Sleeve Covers, The types of sleeves range from the simple cap sleeve to elaborate flowing sleeves. Adding a sleeve to a garment inevitably changes the style, feel and season of the outfit and from an average day dress to an elaborate ball gown.
Some types of sleeves like the bat-wing or the dolmen sleeve are part of the front and back pattern designs. They are cut and sewn all in one, saving the need to set in the sleeve. Some cap sleeves are found to be part of the bodice pattern and not cut separately.
If you look at an attached sleeve dress or top you will see that the seam runs down the arm. If you look carefully you can see the seam going down the arm of the green dress below.
SET IN SLEEVES
A set-in sleeve needs extra care and diligent matching of sleeve and armhole markings to ensure the sleeve is set in and fits properly.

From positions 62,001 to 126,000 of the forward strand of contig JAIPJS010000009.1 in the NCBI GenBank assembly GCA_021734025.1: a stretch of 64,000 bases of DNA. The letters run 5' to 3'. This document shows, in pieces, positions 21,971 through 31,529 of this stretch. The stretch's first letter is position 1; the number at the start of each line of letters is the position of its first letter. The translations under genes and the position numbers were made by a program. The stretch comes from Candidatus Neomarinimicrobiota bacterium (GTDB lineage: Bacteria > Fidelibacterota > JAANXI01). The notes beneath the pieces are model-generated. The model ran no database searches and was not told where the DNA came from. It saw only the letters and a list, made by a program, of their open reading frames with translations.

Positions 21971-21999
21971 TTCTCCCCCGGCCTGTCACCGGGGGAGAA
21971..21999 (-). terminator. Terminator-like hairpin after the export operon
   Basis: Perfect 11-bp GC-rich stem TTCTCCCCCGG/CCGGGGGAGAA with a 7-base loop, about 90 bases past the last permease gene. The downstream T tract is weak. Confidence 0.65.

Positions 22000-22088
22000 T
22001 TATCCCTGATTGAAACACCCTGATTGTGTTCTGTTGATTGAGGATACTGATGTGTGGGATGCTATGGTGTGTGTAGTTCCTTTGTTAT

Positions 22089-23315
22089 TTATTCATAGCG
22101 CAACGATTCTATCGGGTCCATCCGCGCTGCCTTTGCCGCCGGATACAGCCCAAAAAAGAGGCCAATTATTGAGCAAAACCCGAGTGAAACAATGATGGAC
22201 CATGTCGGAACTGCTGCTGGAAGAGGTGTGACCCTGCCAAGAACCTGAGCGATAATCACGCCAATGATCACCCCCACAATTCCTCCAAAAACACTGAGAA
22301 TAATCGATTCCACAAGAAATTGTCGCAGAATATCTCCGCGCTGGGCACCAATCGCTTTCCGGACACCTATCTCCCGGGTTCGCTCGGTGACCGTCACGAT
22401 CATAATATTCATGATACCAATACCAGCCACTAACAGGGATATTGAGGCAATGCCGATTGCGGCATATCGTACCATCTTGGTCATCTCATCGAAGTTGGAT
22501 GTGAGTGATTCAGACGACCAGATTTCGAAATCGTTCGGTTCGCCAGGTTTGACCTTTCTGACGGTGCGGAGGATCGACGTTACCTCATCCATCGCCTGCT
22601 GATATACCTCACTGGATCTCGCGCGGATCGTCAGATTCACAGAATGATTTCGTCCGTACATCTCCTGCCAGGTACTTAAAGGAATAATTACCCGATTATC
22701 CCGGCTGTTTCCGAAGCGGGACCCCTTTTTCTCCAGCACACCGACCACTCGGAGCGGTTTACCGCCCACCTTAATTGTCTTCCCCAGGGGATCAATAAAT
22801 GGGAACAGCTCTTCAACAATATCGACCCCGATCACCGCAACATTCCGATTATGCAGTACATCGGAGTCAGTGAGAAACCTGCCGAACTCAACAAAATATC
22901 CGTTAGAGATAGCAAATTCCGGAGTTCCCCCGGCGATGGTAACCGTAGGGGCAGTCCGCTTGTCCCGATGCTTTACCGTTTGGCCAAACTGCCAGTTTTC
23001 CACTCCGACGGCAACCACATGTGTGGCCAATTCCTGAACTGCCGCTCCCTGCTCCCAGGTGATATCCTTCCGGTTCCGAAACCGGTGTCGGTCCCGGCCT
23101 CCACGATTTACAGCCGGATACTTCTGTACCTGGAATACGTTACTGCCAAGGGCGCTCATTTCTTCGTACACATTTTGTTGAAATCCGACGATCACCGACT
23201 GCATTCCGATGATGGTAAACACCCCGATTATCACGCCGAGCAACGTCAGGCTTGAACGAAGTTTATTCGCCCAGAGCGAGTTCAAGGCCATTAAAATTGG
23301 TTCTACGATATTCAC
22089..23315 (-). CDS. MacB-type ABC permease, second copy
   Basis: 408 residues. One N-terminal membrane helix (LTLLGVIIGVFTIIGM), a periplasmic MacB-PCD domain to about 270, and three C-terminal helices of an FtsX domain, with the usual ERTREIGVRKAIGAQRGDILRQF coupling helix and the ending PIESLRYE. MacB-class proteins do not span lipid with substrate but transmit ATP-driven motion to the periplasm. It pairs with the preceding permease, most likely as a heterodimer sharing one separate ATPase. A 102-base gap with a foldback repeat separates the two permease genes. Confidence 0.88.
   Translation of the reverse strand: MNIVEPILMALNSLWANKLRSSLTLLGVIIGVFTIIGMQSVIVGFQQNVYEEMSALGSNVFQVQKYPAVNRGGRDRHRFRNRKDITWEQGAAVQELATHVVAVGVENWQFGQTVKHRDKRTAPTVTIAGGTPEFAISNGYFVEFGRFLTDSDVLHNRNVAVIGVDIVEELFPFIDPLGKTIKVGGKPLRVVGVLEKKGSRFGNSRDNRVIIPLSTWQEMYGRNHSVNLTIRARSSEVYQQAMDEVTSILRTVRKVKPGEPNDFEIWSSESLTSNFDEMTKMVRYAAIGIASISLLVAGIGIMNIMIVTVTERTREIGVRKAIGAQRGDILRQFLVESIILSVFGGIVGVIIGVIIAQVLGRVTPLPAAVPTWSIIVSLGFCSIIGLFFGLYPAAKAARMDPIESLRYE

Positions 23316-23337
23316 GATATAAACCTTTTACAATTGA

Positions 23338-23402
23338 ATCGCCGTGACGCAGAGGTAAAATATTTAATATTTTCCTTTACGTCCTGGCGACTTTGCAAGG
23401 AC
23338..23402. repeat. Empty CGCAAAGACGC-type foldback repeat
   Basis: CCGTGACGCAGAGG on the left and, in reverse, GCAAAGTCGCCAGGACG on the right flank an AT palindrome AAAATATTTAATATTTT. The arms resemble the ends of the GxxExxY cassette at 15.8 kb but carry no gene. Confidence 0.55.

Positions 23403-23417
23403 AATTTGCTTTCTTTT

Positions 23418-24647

Following the pattern’s specifications make the difference between an ill-fitting sleeve and one that serves its purpose and finishes the armhole perfectly. Sleeve Covers Set-in types of sleeves give a more fitted look to the armhole.
These types of sleeves appear to be like angel wings as they flow down from the armhole into a wider asymmetrical shape at the wrist. They are popular for traditional wedding dresses, robes and gowns and they are particularly suited to lace and sheer fabrics.
BATWING SLEEVES (DOLMAN)
These types of sleeves look like a bat’s wing. It is cut with a deeper armhole and the sleeve reaches down to waist level. The batwing sleeve is sometimes known as a dolmen sleeve and may be shorter or full length. Batwing sleeves are an attached sleeve meaning the sleeve cut all as one piece with the body. When sewing, these types of sleeves use a lot of fabric and often need a seam down the center back of the dress or top.